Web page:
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Sculptures > Hindu > Ganesha > Ekadanta Ganapati with Face Turned to Right
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Ekadanta Ganapati with Face Turned to Right

Ekadanta Ganapati with Face Turned to Right

Ekadanta Ganapati with Face Turned to Right

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Brass Statue

15 nch X 11 inch X 7.5 inch
14 kg
Item Code:
$495.00   Shipping Free - 4 to 6 days
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Ekadanta Ganapati with Face Turned to Right

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Viewed 5561 times since 25th Nov, 2015
This exotic statue cast in fine brass with gold-like lustre contrasted by unpolished linear and subdued darker areas affording it the two colour effect, represents the vigorous, exuberant and overwhelmingly enthused elephant god Lord Ganesha with his face dramatically turned to right. An anatomy with his head moved to right conceived aesthetically to manipulate the elephant head’s verticality to align with the breadth of the rest of his figure, though rarely, has been a feature also of Lord Ganesha’s classical iconography. At least in two of the thirty-two classical forms enshrining early texts, the Mudgala Purana in especial, namely, Kshipra Ganapati and Ekadanta Ganapati, the figure of Lord Ganesha has been modeled with his head turned to right; in his Taruna Ganapati, Lakshmi Ganapati and Haridra Ganapati manifestations he usually has his trunk identically turned but to left, not right.

The quick-rewarding Kshipra Ganapati is usually a six-armed form carrying in one of them a twig of Kalpa-vraksha – the wish-fulfilling tree, not the features of this image. Besides, Kshipra Ganapati is red-hued. Though like Ekadanta Ganapati this image does not have the blue-body colour, symbolic of oceanic depth and thereby of immense knowledge that Ekadanta Ganapati manifests, the artist has revealed in this statue the knowledge aspect using the symbol of scripture that this form of Ganapati carries in its upper left hand substituting the blue body-colour which in a brass statue could not be normally realized. The gold-like lustrous body-colour that the artist has preferred for this image could be an element of either of, or both of, the sportive energetic Bal Ganapati or of all-accomplishing Siddha Ganapati; however, while most of the attributes among those that Lord Ganesha in his Bal Ganapati or Siddha Ganapati manifestations hold are eatables : mango, pomegranate, sugarcane, ‘modaka’ … and the broken tusk or scripture in no case, in this statue the broken tusk and the book have been more emphatically included. The broken tusk and the book essentially relate to his Ekadanta manifestation.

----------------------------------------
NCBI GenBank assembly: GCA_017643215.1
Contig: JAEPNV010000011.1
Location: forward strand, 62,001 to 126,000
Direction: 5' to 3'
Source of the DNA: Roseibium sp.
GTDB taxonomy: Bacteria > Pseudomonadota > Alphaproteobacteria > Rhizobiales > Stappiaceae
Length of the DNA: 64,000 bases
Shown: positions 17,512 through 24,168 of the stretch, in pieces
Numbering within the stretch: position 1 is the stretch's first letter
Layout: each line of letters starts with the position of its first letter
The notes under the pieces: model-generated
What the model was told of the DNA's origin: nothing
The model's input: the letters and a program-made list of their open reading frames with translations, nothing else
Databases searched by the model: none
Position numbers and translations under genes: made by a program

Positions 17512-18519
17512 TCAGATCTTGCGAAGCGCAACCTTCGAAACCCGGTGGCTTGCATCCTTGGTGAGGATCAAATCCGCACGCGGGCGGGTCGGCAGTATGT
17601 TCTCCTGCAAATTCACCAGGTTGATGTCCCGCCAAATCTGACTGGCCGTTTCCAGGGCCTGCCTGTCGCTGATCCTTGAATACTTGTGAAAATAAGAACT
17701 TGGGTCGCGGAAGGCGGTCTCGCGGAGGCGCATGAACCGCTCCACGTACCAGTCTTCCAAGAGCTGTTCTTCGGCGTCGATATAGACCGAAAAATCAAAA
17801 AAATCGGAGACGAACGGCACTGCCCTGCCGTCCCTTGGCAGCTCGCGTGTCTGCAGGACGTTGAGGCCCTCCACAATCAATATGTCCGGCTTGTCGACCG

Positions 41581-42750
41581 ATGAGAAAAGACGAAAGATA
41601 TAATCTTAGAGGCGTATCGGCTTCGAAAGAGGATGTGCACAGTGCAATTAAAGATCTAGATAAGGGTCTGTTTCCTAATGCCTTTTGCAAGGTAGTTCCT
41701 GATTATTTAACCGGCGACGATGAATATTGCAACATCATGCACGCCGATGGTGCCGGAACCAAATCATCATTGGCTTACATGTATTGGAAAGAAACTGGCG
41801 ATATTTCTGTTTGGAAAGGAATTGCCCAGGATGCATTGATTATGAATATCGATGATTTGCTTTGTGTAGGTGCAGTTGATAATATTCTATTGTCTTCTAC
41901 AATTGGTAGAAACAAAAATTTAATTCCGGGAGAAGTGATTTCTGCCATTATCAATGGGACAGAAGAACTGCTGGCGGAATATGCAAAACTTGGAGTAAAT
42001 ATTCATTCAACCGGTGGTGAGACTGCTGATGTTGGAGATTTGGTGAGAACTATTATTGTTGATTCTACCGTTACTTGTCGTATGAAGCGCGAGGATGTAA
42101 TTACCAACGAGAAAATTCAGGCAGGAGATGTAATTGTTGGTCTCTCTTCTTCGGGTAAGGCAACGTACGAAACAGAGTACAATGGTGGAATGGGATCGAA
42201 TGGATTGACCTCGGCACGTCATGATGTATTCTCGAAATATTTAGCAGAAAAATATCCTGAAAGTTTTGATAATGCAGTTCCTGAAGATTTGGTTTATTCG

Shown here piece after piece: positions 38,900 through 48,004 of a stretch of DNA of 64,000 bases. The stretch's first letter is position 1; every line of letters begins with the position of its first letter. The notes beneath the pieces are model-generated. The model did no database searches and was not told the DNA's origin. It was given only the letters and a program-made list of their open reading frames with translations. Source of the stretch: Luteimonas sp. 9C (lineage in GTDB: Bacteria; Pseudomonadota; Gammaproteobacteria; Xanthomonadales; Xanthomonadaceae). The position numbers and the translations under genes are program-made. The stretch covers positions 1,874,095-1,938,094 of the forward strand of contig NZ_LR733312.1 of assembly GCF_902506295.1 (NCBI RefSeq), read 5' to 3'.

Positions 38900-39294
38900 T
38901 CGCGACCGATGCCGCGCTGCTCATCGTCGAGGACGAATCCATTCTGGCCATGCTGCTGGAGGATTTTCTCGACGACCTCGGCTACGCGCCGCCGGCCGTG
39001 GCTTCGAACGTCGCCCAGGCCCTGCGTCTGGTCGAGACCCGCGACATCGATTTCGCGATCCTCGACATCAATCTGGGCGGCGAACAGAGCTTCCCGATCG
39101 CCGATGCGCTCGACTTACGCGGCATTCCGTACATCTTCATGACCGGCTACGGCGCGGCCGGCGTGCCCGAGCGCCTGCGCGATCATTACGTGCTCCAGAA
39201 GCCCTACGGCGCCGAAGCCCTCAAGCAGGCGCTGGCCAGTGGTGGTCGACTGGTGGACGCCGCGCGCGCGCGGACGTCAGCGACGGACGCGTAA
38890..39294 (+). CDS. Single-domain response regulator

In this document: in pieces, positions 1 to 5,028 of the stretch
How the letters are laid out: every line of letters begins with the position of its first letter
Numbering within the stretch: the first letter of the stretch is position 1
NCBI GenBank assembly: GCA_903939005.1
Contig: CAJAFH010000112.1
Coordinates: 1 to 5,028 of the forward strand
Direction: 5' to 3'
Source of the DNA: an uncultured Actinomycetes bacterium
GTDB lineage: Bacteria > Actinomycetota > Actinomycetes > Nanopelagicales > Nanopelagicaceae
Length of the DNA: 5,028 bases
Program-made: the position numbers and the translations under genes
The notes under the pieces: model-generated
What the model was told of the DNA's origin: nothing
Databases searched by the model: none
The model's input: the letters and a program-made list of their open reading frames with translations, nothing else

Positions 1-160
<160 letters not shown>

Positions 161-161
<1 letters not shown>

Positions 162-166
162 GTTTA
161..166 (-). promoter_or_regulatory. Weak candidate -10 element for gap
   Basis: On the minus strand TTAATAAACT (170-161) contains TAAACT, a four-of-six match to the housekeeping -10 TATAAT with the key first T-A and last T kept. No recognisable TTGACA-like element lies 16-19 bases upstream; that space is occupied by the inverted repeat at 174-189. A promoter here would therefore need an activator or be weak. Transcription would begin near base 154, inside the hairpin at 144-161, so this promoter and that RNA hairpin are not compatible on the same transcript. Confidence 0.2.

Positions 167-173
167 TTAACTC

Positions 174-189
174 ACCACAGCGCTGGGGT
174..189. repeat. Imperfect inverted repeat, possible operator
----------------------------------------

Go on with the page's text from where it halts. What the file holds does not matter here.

In his Ekadanta manifestation Lord Ganapati has his right tusk broken that in this statue with his face turned to right is not ascertainable. However, the broken tusk – full, not a symbolic motif-like, that he is carrying in his normal right is quite prominent and determines the Ekadanta character of the image. Ekadanta, one of the initial eight manifestations of Lord Ganesha conceived by early seers is contended to command ‘moda’ – arrogance, one of the eight human weaknesses or natures, other seven being ‘abhimana’ – pride, ‘matsarya’ – jealousy, ‘moha’ – infatuation, ‘lobha’ – greed, ‘krodha’ – anger, ‘kama’ – lust, and ‘mamata’ – possessiveness as also ego. Texts perceive arrogance as one of the most negative aspects of personality that breeds non-acceptance and thereby disharmony with the world. Lord Ganesha as Ekadanta vanquishes arrogance and makes life harmonious with the world, people around and with one’s environs. Mythically, Ekadanta promotes singleness of mind and eliminates distractions.